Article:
Kendal artist Lela Harris commissioned to illustrate The Color Purple

A SELF-TAUGHT artist from Kendal has created the drawings for the first ever illustrated edition of a Pulitzer Prize winning book.

Lela Harris said she was ‘flabbergasted’ when she was approached to create images for the first illustrated edition of Alice Walker’s acclaimed novel The Color Purple, after being discovered on Instagram by the artistic director of publishers The Folio Society.

The 42-year-old stationery designer, who has only been drawing for three years, was personally approved by Walker and the project marked her first professional commission.

“Because I’m someone who just enjoys drawing I thought it was a scam at first,” she said.

“But I did some research and got back saying I would love to and that’s when they told me the book I would be drawing for and I was flabbergasted.

“I was hugely excited and slightly overwhelmed at the prospect because it’s such an epic novel.

“It was surreal, because I draw for a hobby the thought of her [Alice Walker] looking through my drawings and deciding she wanted me to illustrate her book is something I never dreamt of.”

Considered one of the greatest works of modern fiction The Color Purple explores the extremes of human nature through the eyes of Celie, a young African American woman in 1930s Georgia.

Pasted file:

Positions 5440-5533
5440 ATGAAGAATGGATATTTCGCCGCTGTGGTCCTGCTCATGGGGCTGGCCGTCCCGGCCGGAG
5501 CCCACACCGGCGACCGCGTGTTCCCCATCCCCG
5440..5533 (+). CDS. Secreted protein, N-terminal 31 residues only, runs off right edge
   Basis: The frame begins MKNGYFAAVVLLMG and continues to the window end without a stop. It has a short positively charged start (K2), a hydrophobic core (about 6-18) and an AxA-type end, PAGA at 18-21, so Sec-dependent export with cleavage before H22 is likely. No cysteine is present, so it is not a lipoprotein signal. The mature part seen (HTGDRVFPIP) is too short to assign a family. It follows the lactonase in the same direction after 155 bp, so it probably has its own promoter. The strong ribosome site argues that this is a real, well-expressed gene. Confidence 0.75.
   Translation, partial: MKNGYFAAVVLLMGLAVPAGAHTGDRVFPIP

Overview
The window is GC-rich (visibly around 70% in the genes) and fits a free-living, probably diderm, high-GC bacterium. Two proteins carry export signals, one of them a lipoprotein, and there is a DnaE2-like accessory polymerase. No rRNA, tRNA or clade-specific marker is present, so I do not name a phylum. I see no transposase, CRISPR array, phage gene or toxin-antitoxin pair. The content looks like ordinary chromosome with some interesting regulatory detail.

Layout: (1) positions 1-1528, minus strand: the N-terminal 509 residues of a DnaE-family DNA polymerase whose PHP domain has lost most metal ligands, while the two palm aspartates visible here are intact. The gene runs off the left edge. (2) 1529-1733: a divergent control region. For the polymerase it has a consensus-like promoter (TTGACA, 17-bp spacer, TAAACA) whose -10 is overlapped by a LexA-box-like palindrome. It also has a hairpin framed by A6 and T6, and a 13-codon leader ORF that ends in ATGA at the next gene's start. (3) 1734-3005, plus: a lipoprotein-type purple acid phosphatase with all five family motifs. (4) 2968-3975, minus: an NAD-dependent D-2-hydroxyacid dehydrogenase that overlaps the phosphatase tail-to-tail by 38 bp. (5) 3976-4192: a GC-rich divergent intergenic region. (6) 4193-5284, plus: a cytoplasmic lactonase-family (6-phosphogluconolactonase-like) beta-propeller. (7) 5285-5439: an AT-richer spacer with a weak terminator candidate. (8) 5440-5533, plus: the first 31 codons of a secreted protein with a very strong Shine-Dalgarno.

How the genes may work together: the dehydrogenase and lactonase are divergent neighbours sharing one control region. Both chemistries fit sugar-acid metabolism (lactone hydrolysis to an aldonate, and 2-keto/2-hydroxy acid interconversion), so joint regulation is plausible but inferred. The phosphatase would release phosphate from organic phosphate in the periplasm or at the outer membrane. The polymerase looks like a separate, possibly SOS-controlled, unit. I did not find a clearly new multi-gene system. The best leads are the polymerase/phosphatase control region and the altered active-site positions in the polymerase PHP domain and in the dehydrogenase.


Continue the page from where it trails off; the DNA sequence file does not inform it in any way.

Deemed controversial on publication, it was banned from American school libraries until 2013.

Celie’s harrowing story of sexual and domestic abuse, entrenched racism and gender discrimination, is revealed through letters written to God – and later to her sister Nettie – as she overcomes her struggles.

Ms Harris’s illustrations depict the key characters in Walker’s novel and each black-and-white charcoal drawing includes a flash of purple in homage to the book title.

The Westmorland Gazette: CHARCOAL: Illustration © Lela Harris 2021 from The Folio Society edition of The Color Purple

Her artwork continues to the binding, which is a collage inspired by the female quilt makers of Gee’s Bend, Alabama, who have crafted quilts since the early 20th century and whose history resonates with Celie, whose sewing gave her independence.

“I wanted to get across the emotions of the characters because they go through so much in the novel and discover so much about themselves,” said Ms Harris.

“To see them in the book was fantastic.

“I would love to exhibit the drawings and it’s certainly given me a taste for commissions.”

The Folio Society’s art director Raquel Leis Allion said: “It was just on a day I was looking on Instagram.

“I love portraits so when I spotted Lela’s charcoal portraits, they really made me stand still. They had life in them and yet they were so beautifully simple.

The Westmorland Gazette: POWERFUL:Illustration © Lela Harris 2021 from The Folio Society edition of The Color Purple

“Once I started reading The Color Purple, all I could see was Lela’s work so I suggested her for the book and she got approved by Alice walker.

“I later found out that she is a self-taught artist – she’s amazing.”

The Westmorland Gazette | News